Signal Word Size (D scale) Simple Descriptor
Small 1 Unlikely to bury a person
Large 2 Can bury a person
Very Large 3 Can destroy a house
Historic 4 & 5 Can destroy part or all of a village
More info at Avalanche.org

Wind is the name of the game today. Starting yesterday afternoon west winds have been blowing across the forecast area with average wind speeds in the 10-30 mph range and gusts up to 80 mph on ridgetops. This follows a period of strong winds late Tuesday and early Wednesday that blew out of the east, which could lead to different generations of wind slabs existing on a variety of aspects today. In Turnagain Pass yesterday we found that the earlier generation of wind slabs that were created by the east winds were less reactive than we expected and we did not see any avalanche activity during the periods of good visibility. Despite the prior wind loading there was still plenty of soft snow on the surface yesterday for the next generation of winds to transport, especially in the treeline elevation band.

Today the west winds will have created fresh wind slabs up to 2+’ deep that are likely to be reactive to human triggers and possible to produce natural avalanches. The biggest question is whether the overnight winds were strong enough to reach down into the treeline elevation band. We recommend approaching areas with potential recent wind loading cautiously and evaluating how reactive wind slabs are on small terrain features before entering avalanche terrain. There were notably higher wind speeds and widespread pluming along Turnagain Arm yesterday, so extra caution is warranted in areas exposed to these stronger gap winds.

A human triggered avalanche on facets above the Halloween crust in Summit Lake yesterday (see ‘recent avalanches’ for details) is a potent reminder that areas with a thinner overall snowpack are still harboring these old buried weak layers and they are possible to be triggered be a person. While most of our forecast area has a substantially deeper and stronger snowpack than Summit Lake, areas along the southern periphery – like Silvertip Creek, Lynx Creek, and Johnson Pass – could have a snowpack more closely resembling Summit Lake. We recommend evaluating the overall snowpack structure and considering the potential for avalanches on deeper buried weak layers if you are travelling in an area with a thinner snowpack.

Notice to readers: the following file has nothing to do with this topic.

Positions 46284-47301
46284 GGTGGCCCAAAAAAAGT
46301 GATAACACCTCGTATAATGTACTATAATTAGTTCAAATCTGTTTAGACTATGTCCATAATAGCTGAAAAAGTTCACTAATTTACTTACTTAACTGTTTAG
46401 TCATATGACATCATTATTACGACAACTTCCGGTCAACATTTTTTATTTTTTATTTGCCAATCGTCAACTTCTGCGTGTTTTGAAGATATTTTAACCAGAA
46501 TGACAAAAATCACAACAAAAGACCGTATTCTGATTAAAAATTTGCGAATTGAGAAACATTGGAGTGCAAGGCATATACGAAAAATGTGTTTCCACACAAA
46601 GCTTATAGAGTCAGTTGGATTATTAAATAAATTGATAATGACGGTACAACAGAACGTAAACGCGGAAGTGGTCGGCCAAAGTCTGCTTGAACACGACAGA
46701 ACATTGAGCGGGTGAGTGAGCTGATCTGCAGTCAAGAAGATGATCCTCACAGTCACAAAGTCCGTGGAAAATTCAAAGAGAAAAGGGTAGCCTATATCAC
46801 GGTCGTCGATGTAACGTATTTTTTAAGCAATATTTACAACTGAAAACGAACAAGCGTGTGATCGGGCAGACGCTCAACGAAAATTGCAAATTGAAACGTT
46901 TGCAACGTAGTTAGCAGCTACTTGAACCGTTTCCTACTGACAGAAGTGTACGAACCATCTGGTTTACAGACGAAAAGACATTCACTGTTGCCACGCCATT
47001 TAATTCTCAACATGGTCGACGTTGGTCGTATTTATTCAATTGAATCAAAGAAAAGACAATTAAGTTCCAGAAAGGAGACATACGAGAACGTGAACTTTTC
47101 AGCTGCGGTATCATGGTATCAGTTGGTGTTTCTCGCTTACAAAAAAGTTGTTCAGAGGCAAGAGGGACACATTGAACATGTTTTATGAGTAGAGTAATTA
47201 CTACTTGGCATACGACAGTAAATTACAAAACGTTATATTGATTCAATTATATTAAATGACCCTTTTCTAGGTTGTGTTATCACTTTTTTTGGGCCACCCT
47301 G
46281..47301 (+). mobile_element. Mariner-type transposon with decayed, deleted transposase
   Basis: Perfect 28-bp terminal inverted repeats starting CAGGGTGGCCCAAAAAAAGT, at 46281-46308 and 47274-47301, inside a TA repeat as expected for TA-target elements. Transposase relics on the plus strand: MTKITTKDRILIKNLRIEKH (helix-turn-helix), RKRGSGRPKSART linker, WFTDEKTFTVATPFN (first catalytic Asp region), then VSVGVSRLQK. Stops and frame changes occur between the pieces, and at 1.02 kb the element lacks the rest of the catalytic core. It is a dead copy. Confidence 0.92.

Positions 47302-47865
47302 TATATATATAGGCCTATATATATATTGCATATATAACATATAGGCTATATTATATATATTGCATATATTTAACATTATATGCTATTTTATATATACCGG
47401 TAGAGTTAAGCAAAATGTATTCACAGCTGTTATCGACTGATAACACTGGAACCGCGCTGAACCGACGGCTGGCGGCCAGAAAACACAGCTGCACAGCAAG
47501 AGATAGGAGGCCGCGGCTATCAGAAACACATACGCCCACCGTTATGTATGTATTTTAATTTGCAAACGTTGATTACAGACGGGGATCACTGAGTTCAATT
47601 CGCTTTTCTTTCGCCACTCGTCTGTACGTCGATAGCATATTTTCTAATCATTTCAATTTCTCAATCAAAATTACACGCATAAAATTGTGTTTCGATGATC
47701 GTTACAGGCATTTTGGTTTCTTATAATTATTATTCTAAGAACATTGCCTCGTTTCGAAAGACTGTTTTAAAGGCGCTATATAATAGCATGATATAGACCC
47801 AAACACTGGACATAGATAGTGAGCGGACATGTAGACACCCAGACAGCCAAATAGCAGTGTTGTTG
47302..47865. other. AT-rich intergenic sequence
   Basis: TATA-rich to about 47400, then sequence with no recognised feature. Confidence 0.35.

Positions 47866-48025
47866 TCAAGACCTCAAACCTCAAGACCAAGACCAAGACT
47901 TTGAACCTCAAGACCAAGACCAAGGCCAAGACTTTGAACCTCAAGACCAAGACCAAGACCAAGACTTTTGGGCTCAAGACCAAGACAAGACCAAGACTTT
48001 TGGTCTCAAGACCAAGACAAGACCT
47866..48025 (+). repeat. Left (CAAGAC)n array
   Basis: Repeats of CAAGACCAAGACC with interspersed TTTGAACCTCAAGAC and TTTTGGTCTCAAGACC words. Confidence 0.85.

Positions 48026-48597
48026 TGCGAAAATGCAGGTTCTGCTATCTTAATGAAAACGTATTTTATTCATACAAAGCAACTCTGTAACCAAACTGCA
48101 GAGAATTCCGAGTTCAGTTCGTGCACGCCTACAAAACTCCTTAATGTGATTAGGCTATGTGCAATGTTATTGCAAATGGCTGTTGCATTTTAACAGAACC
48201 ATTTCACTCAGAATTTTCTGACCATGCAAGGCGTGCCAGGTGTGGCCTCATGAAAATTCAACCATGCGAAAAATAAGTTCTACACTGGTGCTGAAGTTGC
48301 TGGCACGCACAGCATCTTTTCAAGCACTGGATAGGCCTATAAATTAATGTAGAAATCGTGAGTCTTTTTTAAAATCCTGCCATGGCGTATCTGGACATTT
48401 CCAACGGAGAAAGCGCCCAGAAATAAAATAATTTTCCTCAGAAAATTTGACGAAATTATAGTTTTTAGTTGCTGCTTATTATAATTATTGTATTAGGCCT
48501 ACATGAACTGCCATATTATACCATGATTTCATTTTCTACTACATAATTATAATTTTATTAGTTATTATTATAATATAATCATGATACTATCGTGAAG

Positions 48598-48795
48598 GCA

Glide Avalanches: A glide crack recently opened on Repeat Offender above the Seattle ridge uptrack that is worth being aware of and trying to minimize exposure time. Glide cracks are notoriously unpredictable and can produce very large and destructive avalanches.

Sunburst winds showing the periods of wind loading from the east Tuesday afternoon into Wednesday morning (red box) and west Wednesday afternoon into Thursday morning (blue box). Photo 2.10.22

Signs of recent wind effect on the snow surface at the top of Tincan Common yesterday. We saw a few small shooting cracks on wind loaded features but overall a lack of reactive wind slabs. Photo from Andy Moderow 2.9.22 

 

 

Weather
Thu, February 10th, 2022

Yesterday: The latest round of snowfall tapered off yesterday morning and skies partially cleared during the day as west winds moved into the area. Those west winds were transporting snow along Turnagain arm starting in the afternoon and continued overnight. In areas not as exposed to gap winds the wind didn’t pick up until around 5 pm with average wind speeds in the 10-30 mph range and gusts up to almost 80 mph overnight. Temperatures dropped significantly overnight as well dipping into the positive and negative single digits.

Today: Temperatures should climb back into the teens to single digits today and winds will diminish throughout the day before switching back to the east and increasing again overnight. Wind speeds during the daylight hours should be in the 10-20 mph range with gusts possible into the 30s. No significant new snowfall is expected today and cloud cover should be thin until the next pulse of precipitation enters the area around midnight.

Tomorrow: A short pulse of precipitation could bring 3-9″ of new snow to the area overnight tonight accompanied by strong east winds. The snowfall should end Friday morning and the winds will drop off throughout the day Friday. Saturday night should bring another short pulse of precipitation with warmer temperatures and calmer winds leading into a cloudy and relatively calm remainder of the weekend.

PRECIPITATION 24-hour data (6am – 6am)

Temp Avg (F) Snow (in) Water (in) Snow Depth (in)
Center Ridge (1880′) 17 0 0 92
Summit Lake (1400′) 13 0 0 36
Alyeska Mid (1700′) 16 0 0 93 (estimate)

RIDGETOP 24-hour data (6am – 6am)

Temp Avg (F) Wind Dir Wind Avg (mph) Wind Gust (mph)
Sunburst (3812′) 8 W 11 73
Seattle Ridge (2400′) 11 W 4 20
Observations
Recent Observations for Turnagain Pass
Date Region Location
02/25/24 Turnagain Observation: Kickstep NE Bowl
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02/22/24 Turnagain Avalanche: Lynx Creek
02/22/24 Turnagain Observation: Turnagain, Seattle, Mt Ascension
02/21/24 Turnagain Observation: Tincan Trees
02/21/24 Turnagain Observation: Sunburst
02/20/24 Turnagain Avalanche: Tincan
02/20/24 Turnagain Observation: Seward Highway across from Johnson Pass TH
02/19/24 Turnagain Avalanche: Base of Seattle Ridge
02/18/24 Turnagain Observation: Lynx creek
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This is a general backcountry avalanche advisory issued for Turnagain Arm with Turnagain Pass as the core advisory area. This advisory does not apply to highways, railroads or operating ski areas.